Greg MacPherson (THEATRE) designed the lighting for a benefit performance at The Acting Company in New York City. The piece was directed by Kevin Kline, and the cast included Kline and Meryl Streep. MacPherson also recently designed lighting for the magicians Penn & Teller during their California tour. He is the designer of the ongoing production of the Penn & Teller show at the Rio resort in Las Vegas.
Jim Marshall (COMPUTER SCIENCE) co-authored “Category-based Intrinsic Motivation,” a research paper on robotics, and presented it at the ninth International Conference on Epigenetic Robotics in Venice in November.
Nicolaus Mills (LITERATURE) presented “George Marshall and American Modesty” at a symposium at the Virginia Military Institute. His essay on leaving Iraq, “A Just Withdrawal,” co-authored with Michael Walzer, appeared in The New Republic in September. In August, his op-ed on President Obama and Henry Lewis Gates, “Race and Class Over a Cold Beer,” was published in Newsday.
“Africa After Neoliberalism: Prospects for a New Developmental State,” an article co-authored by Jamee Moudud (ECONOMICS), was published in the 2010 issue of Comparative Studies in South Asia, Africa, and the Middle East (Duke University). At the Eastern Economic Association conference in Philadelphia in February, he spoke about the “pricing theory” of the Oxford Economists' Research Group and presented on the development policies of the economists Ragnar Nurkse and P.C. Mahanalobis. His book Strategic Competition, Dynamics, and the Role of the State will be published this spring (Edward Elgar Press).
Dennis Nurkse (WRITING) was appointed to the international committee of the board of directors of Amnesty International-USA. His poems recently appeared in The New Republic, The Kenyon Review, and The Threepenny Review.
“Melodrama of the Spirited Woman: Aventurera,” an article by Gilberto Perez (FILM HISTORY) was published in Latin American Melodrama: Passion, Pathos, and Entertainment (August; University of Illinois). In September, his article “McTeague and Greed,” was published in A New Literary History of America (Harvard University). In November, he conducted a workshop on his book The Material Ghost at McGill University in Montreal.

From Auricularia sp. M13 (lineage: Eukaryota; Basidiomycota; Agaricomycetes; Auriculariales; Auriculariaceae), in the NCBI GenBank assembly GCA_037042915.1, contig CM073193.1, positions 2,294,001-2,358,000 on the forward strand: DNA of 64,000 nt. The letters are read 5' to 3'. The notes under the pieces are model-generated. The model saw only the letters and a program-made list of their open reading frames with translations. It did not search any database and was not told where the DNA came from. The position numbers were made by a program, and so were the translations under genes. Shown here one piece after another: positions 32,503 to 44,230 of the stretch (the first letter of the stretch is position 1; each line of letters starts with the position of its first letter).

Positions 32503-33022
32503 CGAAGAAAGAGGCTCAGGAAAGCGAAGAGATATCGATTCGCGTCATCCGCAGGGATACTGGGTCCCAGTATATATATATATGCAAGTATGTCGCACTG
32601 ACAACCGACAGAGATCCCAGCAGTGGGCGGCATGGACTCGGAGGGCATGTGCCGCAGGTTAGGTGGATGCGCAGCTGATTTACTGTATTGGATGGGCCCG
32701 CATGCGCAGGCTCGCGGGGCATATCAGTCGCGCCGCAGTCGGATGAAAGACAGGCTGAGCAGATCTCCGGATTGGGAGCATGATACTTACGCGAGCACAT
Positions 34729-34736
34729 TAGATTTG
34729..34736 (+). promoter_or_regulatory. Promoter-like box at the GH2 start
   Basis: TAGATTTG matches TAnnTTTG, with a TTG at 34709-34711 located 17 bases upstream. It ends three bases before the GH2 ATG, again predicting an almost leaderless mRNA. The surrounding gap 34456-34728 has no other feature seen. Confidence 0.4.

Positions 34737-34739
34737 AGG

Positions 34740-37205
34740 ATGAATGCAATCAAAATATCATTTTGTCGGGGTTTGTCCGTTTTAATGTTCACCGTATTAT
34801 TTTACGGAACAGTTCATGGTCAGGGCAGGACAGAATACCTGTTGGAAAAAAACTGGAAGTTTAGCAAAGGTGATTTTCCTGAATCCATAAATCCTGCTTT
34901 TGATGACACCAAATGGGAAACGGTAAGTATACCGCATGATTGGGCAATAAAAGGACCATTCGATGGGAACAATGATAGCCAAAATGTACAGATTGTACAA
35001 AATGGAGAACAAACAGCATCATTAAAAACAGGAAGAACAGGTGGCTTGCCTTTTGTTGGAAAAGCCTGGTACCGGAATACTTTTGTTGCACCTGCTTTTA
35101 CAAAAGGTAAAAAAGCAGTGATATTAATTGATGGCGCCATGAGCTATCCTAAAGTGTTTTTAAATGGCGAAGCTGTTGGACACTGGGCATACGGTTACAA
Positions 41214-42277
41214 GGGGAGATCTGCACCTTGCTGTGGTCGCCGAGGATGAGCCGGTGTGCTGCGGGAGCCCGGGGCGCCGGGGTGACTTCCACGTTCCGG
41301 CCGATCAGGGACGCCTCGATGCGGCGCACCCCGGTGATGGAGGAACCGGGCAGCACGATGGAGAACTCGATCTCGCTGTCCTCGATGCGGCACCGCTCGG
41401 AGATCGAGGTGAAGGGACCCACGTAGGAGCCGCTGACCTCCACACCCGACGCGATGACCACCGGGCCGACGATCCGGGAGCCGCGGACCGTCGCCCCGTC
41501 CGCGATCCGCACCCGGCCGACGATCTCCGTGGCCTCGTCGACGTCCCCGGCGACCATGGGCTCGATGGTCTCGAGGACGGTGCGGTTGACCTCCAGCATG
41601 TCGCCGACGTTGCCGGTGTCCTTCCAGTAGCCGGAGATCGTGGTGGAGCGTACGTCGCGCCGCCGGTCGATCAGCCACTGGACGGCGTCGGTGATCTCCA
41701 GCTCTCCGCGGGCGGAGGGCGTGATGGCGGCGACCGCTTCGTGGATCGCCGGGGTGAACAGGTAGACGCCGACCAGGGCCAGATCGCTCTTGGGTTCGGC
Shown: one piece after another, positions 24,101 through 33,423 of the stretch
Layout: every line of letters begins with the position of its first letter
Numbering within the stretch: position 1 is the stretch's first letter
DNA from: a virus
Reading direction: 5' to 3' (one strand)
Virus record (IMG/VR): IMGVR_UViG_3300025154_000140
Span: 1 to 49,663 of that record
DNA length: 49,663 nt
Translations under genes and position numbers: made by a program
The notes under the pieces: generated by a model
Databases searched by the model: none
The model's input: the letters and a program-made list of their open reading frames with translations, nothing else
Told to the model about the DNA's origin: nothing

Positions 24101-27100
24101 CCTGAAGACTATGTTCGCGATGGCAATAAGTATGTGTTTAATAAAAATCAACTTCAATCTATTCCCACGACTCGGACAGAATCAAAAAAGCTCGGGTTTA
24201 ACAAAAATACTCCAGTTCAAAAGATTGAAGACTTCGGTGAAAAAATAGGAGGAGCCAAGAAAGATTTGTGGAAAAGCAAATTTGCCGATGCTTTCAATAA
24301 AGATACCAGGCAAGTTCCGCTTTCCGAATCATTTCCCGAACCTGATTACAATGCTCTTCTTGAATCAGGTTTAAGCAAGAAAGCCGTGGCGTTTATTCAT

In the Eyes of a Dog, a poetry collection by Kevin Pilkington (WRITING), was published in September by New York Quarterly Books. He gave poetry readings at the Northshire Bookstore in Manchester, Vermont, the Westport Library in Connecticut, and Georgia Tech University.
In August, Frank Roosevelt (ECONOMICS) gave a public lecture at The Friend Memorial Public Library in Brooklin, Maine: “What Happened to the American Economy? Understanding the Current Economic Crisis.”
Shahnaz Rouse (SOCIOLOGY) contributed “Terrorism, Fear and Surveillance: Did Everything Change after 9/11?” to Terror, Terrorism, States and Societies: A Historical and Philosophical Perspective (December; Women Unlimited). In October, she participated in a panel on The State and Violence in Pakistan and presented her article “Militarization, Masculinity, and Violence in Pakistan” at the Annual South Asia Conference in Madison, Wisconsin. Rouse spent the summer on a Fulbright senior scholar research grant in Pakistan, conducting research on the social history of the city of Lahore.
Kristin Zahra Sands (RELIGION) attended the Qur'anic Studies Tafsir Workshop, organized by the Institute of Ismaili Studies, in London in October. While there, she spoke on several panels on mystical and Shi'ite Qur'anic exegesis.